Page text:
"Toll roads — and private toll roads — will continue to be on the state’s agenda."
April 30, 2008
By MICHAEL LINDENBERGER
The Dallas Morning News
A week after Gov. Rick Perry said in a speech that he’ll fight to keep toll roads at the center of any plans to solve Texas’ transportation needs, he proved it by naming his former chief of staff to lead the Texas Transportation Commission.
Mr. Perry also reached inside the board room of the North Texas Tollway Authority Wednesday, selecting that agency’s vice chairman to also serve on the five-member commission, which sets policy for the nearly 15,000-employee Texas Department of Transportation.
The new chairman is Mr. Perry’s former aide, Deirdre Delisi, 35 of Austin. Ms. Delisi replaces Hope Andrade of San Antonio, who had been serving as interim chairman.
The appointment of NTTA vice chairman William Meadows, a Fort Worth businessman, fills the vacancy left open by the December death of commission chairman Ric Williamson. By appointing Mr. Meadows, the governor satisfied demands by North Texas lawmakers who had insisted that the Dallas-Fort Worth area be represented on the commission.
Commissioners meet once a month, and often travel throughout the state. They are paid $15,914 per year.
Mr. Williamson was an old friend of Mr. Perry’s whose outsized personality had helped push TxDOT’s pro-toll road policies through several sessions of the Legislature, until they ran into a road block last session.
Like Mr. Williamson, Ms. Delisi is a close ally of the governor, and is expected to use relationships she built with lawmakers as the governor’s chief o staff to shepherd the agency through the 2009 session, which is expected to be no less bumpy than last year’s.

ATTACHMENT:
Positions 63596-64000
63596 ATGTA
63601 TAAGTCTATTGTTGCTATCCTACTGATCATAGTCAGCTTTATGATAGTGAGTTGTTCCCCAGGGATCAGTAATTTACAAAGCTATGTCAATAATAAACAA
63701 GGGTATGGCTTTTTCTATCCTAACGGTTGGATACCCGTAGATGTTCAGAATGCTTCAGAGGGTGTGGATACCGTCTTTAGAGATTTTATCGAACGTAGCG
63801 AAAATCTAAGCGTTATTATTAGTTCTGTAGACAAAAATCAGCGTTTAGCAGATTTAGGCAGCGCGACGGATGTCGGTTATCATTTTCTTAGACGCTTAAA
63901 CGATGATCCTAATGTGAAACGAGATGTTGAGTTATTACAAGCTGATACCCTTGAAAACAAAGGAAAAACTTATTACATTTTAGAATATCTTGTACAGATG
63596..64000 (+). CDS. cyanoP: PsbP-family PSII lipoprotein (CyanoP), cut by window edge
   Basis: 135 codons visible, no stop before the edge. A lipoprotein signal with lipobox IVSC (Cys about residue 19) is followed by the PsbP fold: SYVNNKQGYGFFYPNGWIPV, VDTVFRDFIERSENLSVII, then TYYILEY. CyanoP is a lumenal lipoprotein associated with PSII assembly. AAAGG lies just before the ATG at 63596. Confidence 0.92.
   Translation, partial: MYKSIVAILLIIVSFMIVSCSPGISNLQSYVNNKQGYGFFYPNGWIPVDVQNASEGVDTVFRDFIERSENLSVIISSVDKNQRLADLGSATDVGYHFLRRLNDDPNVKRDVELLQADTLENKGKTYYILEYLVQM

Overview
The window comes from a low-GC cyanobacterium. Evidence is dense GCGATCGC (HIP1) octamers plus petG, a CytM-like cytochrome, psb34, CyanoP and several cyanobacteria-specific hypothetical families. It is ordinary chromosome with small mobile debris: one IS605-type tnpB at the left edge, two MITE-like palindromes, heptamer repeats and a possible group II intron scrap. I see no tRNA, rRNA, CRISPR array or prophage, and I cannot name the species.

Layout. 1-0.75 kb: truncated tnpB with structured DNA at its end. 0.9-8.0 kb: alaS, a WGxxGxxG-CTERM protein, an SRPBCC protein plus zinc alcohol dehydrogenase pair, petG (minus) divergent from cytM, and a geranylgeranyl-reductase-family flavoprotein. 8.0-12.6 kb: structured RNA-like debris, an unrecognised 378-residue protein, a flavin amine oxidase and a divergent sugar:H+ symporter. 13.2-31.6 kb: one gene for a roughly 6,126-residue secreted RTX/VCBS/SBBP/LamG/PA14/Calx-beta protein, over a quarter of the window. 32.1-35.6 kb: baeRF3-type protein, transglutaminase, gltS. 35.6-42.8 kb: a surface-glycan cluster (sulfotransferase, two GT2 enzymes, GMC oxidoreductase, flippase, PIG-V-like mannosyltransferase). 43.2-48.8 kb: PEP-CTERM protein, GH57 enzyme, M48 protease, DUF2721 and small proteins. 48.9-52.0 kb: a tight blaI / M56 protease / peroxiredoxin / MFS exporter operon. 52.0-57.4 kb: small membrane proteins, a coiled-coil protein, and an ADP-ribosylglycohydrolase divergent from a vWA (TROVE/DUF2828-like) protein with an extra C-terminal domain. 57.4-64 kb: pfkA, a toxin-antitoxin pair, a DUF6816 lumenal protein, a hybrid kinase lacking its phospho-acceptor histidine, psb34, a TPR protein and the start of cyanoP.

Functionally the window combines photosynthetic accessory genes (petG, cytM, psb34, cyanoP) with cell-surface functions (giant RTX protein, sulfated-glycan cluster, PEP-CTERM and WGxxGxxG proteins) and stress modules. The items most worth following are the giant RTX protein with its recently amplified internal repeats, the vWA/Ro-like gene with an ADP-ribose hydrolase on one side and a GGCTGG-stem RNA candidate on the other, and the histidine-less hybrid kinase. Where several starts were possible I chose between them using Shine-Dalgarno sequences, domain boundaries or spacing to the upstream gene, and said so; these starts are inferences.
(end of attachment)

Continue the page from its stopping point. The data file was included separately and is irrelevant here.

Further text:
“Texas faces serious challenges in providing a transportation infrastructure that will sustain our state’s rapid pace of population and trade growth," Gov. Perry said in a statement. "I am confident (Mr. Meadows’ and Ms. Delisi’s) contribution to the commission will maintain the momentum of the late Commissioner Ric Williamson’s pioneering vision.”
Mr. Perry had been said to favor appointing Ms. Delisi months ago, but had been bogged down in discussions with her state senator, Sen. Kirk Watson, D-Austin, a leading critic of the transportation department.
Wednesday’s announcement indicates Sen. Watson has lifted those objections. In an interview last week, the senator complimented the governor for allowing him the time to meet several times with Ms. Delisi to discuss the approach she would bring to her new role.
In an interview just after her appointment, Ms. Delisi said she had promised to be honest, and make the agency more transparent.
“I have made a commitment to provide as much transparency as possible,” she said in an interview. “That is especially the case when it comes to the agency’s finances. People want to know how much money we have, where is the money coming from, how the money is being used.”
Toll roads — and private toll roads — will continue to be on the state’s agenda, she said, but she also said the commission will be looking for other solutions to build the new roads Texas needs.
“I am looking from a global perspective. I am not real interested in process, all I care about are results,” she said. “These solutions have to be come to us from a very cooperative approach. We want to see as many options on the table as possible.”
The appointment of Mr. Meadows takes the vice chairman of the one agency other than the Legislature with whom TxDOT has clashed most often, the NTTA, and makes him one of five members who will set transportation policy for all of Texas.
Mr. Meadows said his appointment forecasts a more harmonious approach. “I have a very good conversation with Gov Perry,” he said. “What I recognized first and foreman is that transportation is, if not the top priority, one of the very top priorities of this governor. These challenges are huge and must be met.”
He said he believes his appointment comes at a time when NTTA itself is looking for a more conciliatory approach with TxDOT, after nearly two years of bruising and highly visible clashes between the two.
“I think the board recognizes, and I know the commission does, that we need to work cooperatively,” Mr. Meadows said.
Those predictions will likely be tested not just in the Legislature, where NTTA and TxDOT are expected to fight over revisions to last session’s toll legislation, but also in the coming negotiations over the Trinity parkway, Southwestern Parkway and other North Texas-area toll projects.
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